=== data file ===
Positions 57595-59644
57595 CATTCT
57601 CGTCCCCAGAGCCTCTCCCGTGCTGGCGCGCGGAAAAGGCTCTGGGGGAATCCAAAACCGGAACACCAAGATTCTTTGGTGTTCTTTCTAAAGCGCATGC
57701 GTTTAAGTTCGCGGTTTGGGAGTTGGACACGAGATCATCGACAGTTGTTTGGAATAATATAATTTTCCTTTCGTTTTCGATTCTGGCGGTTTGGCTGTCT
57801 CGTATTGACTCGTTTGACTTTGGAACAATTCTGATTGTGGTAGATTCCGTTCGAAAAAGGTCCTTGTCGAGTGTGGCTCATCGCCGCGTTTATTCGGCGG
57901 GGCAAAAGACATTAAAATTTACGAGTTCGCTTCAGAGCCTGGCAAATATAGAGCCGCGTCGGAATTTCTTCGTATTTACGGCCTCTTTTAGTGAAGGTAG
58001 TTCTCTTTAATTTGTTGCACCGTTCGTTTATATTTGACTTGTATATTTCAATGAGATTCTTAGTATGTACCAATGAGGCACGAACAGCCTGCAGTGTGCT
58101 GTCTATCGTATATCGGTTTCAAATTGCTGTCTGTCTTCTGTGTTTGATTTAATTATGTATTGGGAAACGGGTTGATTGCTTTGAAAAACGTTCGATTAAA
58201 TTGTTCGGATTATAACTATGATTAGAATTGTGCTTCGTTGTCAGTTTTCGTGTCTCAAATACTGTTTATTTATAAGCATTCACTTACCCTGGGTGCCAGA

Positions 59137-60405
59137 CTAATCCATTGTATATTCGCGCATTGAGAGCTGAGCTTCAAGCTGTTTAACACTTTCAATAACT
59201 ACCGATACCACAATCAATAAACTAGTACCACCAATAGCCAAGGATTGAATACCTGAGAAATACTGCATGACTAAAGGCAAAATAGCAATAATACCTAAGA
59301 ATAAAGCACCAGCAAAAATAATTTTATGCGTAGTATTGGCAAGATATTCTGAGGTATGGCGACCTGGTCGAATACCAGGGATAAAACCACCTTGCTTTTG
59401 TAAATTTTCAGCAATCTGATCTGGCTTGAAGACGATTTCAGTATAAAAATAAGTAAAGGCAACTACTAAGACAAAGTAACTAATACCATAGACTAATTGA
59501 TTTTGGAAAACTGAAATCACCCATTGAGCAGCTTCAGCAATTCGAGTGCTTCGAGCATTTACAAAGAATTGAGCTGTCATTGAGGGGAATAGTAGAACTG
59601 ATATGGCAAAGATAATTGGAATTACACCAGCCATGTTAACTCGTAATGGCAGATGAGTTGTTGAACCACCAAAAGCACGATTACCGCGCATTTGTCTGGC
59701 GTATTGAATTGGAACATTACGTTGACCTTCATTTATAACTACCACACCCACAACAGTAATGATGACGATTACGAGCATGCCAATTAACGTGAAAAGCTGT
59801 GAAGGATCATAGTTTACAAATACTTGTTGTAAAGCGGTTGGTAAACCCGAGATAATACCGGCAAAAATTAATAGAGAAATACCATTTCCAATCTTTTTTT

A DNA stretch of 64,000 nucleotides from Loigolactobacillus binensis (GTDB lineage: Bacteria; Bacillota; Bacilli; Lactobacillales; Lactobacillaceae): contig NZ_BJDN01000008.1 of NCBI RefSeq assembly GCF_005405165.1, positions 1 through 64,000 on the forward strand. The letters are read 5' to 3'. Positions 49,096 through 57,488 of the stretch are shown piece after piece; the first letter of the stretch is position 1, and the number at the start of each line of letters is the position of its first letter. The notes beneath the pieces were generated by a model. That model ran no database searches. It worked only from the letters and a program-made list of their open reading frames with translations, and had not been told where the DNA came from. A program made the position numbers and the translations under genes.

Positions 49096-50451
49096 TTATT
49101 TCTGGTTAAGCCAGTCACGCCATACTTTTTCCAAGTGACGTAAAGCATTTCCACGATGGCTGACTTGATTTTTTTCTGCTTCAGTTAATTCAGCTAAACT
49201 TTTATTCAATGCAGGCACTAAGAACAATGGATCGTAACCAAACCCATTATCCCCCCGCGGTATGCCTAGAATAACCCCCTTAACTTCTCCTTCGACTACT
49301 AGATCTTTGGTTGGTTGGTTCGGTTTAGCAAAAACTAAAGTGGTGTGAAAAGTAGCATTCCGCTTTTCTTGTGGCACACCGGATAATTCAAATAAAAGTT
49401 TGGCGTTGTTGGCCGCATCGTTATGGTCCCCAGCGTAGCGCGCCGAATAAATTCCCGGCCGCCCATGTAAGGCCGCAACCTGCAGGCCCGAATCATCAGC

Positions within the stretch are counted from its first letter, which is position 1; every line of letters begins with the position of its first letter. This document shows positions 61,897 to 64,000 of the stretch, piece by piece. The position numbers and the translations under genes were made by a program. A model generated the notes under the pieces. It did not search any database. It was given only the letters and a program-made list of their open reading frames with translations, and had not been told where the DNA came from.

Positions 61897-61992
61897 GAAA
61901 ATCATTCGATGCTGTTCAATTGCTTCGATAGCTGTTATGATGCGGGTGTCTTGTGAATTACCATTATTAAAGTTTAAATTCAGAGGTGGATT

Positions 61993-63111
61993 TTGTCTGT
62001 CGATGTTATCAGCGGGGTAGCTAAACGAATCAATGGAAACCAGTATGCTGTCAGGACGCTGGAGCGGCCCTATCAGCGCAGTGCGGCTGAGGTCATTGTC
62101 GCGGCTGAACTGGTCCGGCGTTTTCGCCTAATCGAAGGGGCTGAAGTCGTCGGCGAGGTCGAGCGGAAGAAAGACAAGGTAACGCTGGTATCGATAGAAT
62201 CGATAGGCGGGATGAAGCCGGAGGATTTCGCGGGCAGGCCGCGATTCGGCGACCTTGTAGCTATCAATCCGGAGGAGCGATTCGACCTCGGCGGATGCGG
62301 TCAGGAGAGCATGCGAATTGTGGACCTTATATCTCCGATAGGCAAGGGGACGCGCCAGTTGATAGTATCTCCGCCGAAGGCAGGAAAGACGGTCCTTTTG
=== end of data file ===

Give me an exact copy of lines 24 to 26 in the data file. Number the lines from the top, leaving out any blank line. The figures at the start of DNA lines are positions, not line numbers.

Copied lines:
49301 AGATCTTTGGTTGGTTGGTTCGGTTTAGCAAAAACTAAAGTGGTGTGAAAAGTAGCATTCCGCTTTTCTTGTGGCACACCGGATAATTCAAATAAAAGTT
49401 TGGCGTTGTTGGCCGCATCGTTATGGTCCCCAGCGTAGCGCGCCGAATAAATTCCCGGCCGCCCATGTAAGGCCGCAACCTGCAGGCCCGAATCATCAGC

Positions within the stretch are counted from its first letter, which is position 1; every line of letters begins with the position of its first letter. This document shows positions 61,897 to 64,000 of the stretch, piece by piece. The position numbers and the translations under genes were made by a program. A model generated the notes under the pieces. It did not search any database. It was given only the letters and a program-made list of their open reading frames with translations, and had not been told where the DNA came from.